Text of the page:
In appraising the conduct of McPherson the trial judge said:
. . . The question remains whether, as a matter of law (McPherson) knew and understood the risk to be incurred by (his action). In this regard, the evidence shows that Mr. McPherson had been a stock car owner and racer since at least 1970. He testified that he had entered similar infield areas on various tracks in Iowa over 100 times and that he knew before entering the infield at Sunset Speedway on October 4, 1975 that there was no protective barrier between the infield and the track itself. He also testified that he had not considered stock car racing dangerous before entering the infield in question. The Court can lend no credence to this latter testimony since the plaintiff will not be heard to say that he did not comprehend a risk which must have been quite clear and obvious to him. (W. Prosser, Handbook of Law of Torts § 68, p. 448).
From our consideration, we are satisfied that the trial judge made a correct appraisal of the Nebraska law with respect to assumption of risk as a complete defense in a negligence action and did not err in his application of the law to the established facts of the case.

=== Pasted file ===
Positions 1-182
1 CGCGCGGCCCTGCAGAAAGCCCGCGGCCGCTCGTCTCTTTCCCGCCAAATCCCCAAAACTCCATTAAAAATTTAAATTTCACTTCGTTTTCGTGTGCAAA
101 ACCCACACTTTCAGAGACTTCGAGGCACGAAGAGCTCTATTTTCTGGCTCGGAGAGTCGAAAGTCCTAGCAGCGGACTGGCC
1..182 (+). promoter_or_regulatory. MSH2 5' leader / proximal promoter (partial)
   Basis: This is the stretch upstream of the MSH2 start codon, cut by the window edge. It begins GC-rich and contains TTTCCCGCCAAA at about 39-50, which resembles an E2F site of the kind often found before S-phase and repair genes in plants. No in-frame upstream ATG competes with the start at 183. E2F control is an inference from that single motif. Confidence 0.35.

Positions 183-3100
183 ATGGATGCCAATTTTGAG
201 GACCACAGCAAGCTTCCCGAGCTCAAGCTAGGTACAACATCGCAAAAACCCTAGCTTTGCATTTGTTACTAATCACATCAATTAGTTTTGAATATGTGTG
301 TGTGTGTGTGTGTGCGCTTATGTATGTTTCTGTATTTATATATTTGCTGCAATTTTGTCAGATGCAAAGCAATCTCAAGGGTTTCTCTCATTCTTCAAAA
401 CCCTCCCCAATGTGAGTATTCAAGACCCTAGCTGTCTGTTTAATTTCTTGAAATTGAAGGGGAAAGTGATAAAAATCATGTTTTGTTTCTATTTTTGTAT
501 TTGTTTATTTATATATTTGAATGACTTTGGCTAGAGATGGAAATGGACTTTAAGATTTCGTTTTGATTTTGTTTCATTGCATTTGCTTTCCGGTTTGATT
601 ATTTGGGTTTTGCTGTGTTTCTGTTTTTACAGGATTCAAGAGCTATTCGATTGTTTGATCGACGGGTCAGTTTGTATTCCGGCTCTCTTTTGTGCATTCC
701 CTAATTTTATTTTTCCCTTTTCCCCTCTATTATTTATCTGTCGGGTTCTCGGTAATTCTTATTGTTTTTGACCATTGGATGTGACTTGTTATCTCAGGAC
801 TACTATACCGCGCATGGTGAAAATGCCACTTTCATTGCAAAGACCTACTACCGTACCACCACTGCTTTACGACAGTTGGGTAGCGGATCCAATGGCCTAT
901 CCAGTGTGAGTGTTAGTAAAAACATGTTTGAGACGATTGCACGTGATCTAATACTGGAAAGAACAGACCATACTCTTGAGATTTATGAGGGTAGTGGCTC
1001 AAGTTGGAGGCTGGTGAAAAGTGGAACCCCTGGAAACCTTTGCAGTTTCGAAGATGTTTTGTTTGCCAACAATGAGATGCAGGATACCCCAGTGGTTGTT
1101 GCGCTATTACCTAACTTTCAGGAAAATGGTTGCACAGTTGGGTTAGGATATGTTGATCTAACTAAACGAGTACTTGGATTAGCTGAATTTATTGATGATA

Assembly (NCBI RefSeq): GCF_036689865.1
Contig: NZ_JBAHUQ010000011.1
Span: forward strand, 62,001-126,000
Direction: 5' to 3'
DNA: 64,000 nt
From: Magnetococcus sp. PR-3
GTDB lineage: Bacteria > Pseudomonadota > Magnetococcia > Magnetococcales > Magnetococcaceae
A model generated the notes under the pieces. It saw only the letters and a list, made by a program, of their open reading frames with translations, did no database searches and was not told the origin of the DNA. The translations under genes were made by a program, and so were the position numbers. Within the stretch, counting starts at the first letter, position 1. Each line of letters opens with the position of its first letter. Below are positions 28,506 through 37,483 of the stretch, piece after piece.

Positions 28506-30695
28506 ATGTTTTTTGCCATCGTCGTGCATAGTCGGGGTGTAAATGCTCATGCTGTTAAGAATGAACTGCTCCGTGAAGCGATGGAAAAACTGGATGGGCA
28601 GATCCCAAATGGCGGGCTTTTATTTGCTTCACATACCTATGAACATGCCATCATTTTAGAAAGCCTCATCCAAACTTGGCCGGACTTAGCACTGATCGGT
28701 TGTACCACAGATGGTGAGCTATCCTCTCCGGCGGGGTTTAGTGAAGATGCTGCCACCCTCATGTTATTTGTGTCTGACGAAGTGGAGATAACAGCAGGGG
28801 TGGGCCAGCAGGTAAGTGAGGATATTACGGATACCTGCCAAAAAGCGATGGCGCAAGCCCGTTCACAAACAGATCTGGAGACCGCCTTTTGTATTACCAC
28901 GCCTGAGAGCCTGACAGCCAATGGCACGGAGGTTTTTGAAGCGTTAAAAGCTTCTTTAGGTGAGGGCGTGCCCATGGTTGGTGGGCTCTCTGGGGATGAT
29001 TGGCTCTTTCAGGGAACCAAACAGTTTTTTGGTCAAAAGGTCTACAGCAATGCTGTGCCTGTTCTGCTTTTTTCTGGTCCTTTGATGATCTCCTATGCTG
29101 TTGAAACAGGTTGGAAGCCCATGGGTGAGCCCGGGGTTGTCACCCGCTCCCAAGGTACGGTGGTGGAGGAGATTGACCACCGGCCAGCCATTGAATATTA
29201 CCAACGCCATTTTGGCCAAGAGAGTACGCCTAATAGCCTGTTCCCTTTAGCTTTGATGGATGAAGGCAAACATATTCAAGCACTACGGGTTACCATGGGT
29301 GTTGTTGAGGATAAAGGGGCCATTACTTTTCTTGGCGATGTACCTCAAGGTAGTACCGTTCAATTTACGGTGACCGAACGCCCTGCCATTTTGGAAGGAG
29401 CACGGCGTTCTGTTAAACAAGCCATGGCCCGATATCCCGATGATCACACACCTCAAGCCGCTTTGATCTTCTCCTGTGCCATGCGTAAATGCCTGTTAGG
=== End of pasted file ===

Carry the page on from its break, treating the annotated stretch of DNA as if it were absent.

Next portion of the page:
Accordingly, the judgment of the district court is affirmed.
The Honorable James H. Meredith, Chief Judge, United States District Court, Eastern District of Missouri, sitting by designation
The claim of Mrs. McPherson depends for its validity on the validity of the claim of her husband. If he is not entitled to recover, neither is she
Ownership of the premises has changed since the date above mentioned
Separate suits were filed by the plaintiffs. Mrs. McPherson filed her suit first. After Mr. McPherson had commenced his action, the two cases were consolidated for further proceedings, and this is a consolidated appeal
We note at this point that in Nebraska the doctrine of contributory negligence or "comparative fault" and the doctrine of assumption of risk can overlap. That is, the assumption of a known risk may in itself constitute negligence on the part of the injured person. However, the two defenses are still separate and distinct and the voluntary assumption of the risk of injury from a known peril is a complete defense in a personal injury suit whereas contributory negligence without assumption of risk may simply go in mitigation of damages. See R.S.Neb. § 25-1151 (1975 Replacement) and H. Woods, Comparative Fault, § 6.6, pp. 140 and 514